The Walt Disney Company (DIS)

Walt Disney World entry sign
Gerard McGovern / Wikimedia Commons

Entertainment giant Disney is one of the more obvious post-COVID reopening stocks, but it hasn’t exactly shown obvious signs of recovery -- until today.

In the company’s quarterly report this morning, adjusted earnings of $0.80 per share easily topped estimates while revenue jumped 45% to a whopping $17 billion.

Management also said that Disney+ -- the company’s key streaming service -- now has 116 million subscribers, nicely ahead of the 114.5 million that analysts were expecting.

“We’re pleased to see more encouraging signs of recovery across our businesses, and we remain focused on ramping up our operations while also fueling long-term growth for the Company,” said CEO Bob Chapek in the report.

With the stock still essentially flat for 2021 and trading a cheapish price-to-sales of 5.5, now might be an opportune time to bet on that optimism.

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Comcast (CMCSA)

Comcast building sign
Mike Mozart / Flickr

Telecom behemoth Comcast is another “blue chip” stock that is benefitting from the steady relaxation of COVID restrictions.

The company is best known for being a cable provider, but its diverse portfolio also includes film studio and theme park assets, which both saw a nice bump last quarter.

In Q2, adjusted EBITDA at NBCUniversal improved 13% while theme parks delivered their first profitable quarter since Q1 2020, driven primarily by Universal Orlando.

Management even repurchased 8.8 million of its common shares for $500 million.

“I have great confidence in our strategy and our ability to execute, which is reflected in our decision to restart our share repurchase program during the quarter, earlier than previously planned,” said Chairman and CEO Brian Roberts.

Comcast shares are only up 5% over the past months, so there might be plenty of room left to run.

Hilton Worldwide Holdings (HLT)

View of Hilton resort
Hilton Hotels & Resorts / YouTube

No post-pandemic stock list would be complete without mentioning a hotel operator. And with 6,500 properties in 119 countries, Hilton Worldwide Holdings is one of the biggest and best-run of the bunch.

Wider distribution of vaccinations and the easing of travel restrictions have given Hilton’s financials a much-needed boost, and the trend should only continue.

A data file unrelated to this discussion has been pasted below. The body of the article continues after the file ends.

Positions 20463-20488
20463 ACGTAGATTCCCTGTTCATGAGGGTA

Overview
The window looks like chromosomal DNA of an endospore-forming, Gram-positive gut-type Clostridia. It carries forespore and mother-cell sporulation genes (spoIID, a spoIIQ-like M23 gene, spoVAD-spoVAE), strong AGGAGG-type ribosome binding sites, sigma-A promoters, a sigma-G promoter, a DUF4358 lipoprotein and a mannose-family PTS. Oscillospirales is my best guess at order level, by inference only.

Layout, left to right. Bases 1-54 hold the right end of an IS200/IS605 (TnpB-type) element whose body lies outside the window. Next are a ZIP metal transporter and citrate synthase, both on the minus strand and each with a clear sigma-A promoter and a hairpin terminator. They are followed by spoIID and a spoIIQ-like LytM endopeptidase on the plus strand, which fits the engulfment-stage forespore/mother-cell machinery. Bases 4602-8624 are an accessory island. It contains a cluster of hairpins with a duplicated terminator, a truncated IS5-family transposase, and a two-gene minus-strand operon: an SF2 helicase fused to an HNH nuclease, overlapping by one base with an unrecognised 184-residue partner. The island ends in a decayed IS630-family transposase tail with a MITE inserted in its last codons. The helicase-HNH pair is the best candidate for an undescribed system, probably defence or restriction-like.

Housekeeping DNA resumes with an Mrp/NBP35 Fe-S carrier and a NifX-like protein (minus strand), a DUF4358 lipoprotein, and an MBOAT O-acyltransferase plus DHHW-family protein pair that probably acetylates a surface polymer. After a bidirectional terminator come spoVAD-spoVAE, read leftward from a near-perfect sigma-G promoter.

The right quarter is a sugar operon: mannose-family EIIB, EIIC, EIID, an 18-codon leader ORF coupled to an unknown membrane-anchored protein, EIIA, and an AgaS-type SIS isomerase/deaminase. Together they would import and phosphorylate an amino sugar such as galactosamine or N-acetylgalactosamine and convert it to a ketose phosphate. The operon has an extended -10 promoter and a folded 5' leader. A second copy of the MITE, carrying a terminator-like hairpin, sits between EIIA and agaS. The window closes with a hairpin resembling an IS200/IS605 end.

In the most recent quarter, system-wide comparable revenue per available room -- a key metric in the industry -- spiked 234% on higher occupancy.

The company also approved 25,900 new rooms for development, bringing Hilton’s development pipeline to greater than 400,000 rooms.

“While the pace of recovery varies by region, particularly with the uncertainty surrounding coronavirus variants, we expect continued strength in leisure demand and further upticks in business travel to drive continued resurgence in the back half of the year,” said President and CEO Christopher Nassetta.

Hilton shares have risen just 4% over the past three months.

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How to get in the game

Using stock market app on phone
apichart_p / Twenty20

You don’t need a whole lot of money to invest in these stocks.

If you’re working with a smaller budget, you may want to use an investing app that allows you to buy “slices” of shares for big-name companies like the ones mentioned — especially one that comes with no fees or commissions.

Another low-budget option is using an app that allows you to invest with just your “spare change," rounding up to the nearest dollar on all your purchases to help you build a diversified portfolio over time.

Fine art as an investment

Stocks can be volatile, cryptos make big swings to either side, and even gold is not immune to the market’s ups and downs.

That’s why if you are looking for the ultimate hedge, it could be worthwhile to check out a real, but overlooked asset: fine art.

Contemporary artwork has outperformed the S&P 500 by a commanding 174% over the past 25 years, according to the Citi Global Art Market chart.

And it’s becoming a popular way to diversify because it’s a real physical asset with little correlation to the stock market.

On a scale of -1 to +1, with 0 representing no link at all, Citi found the correlation between contemporary art and the S&P 500 was just 0.12 during the past 25 years.

Earlier this year, Bank of America investment chief Michael Harnett singled out artwork as a sharp way to outperform over the next decade — due largely to the asset’s track record as an inflation hedge.

Investing in art by the likes of Banksy and Andy Warhol used to be an option only for the ultrarich. But with a new investing platform, you can invest in iconic artworks just like Jeff Bezos and Bill Gates do.

About the Author

Brian Pacampara, CFA

Brian Pacampara, CFA

Investing Editor

Brian is an editor for MoneyWise. A long-time stock junkie, his work has appeared in The Motley Fool, Seeking Alpha, and Yahoo Finance. He believes in owning "Forever Stocks" — a rare group of businesses that have paid out dividends for decades. Brian holds the Chartered Financial Analyst (CFA) designation.

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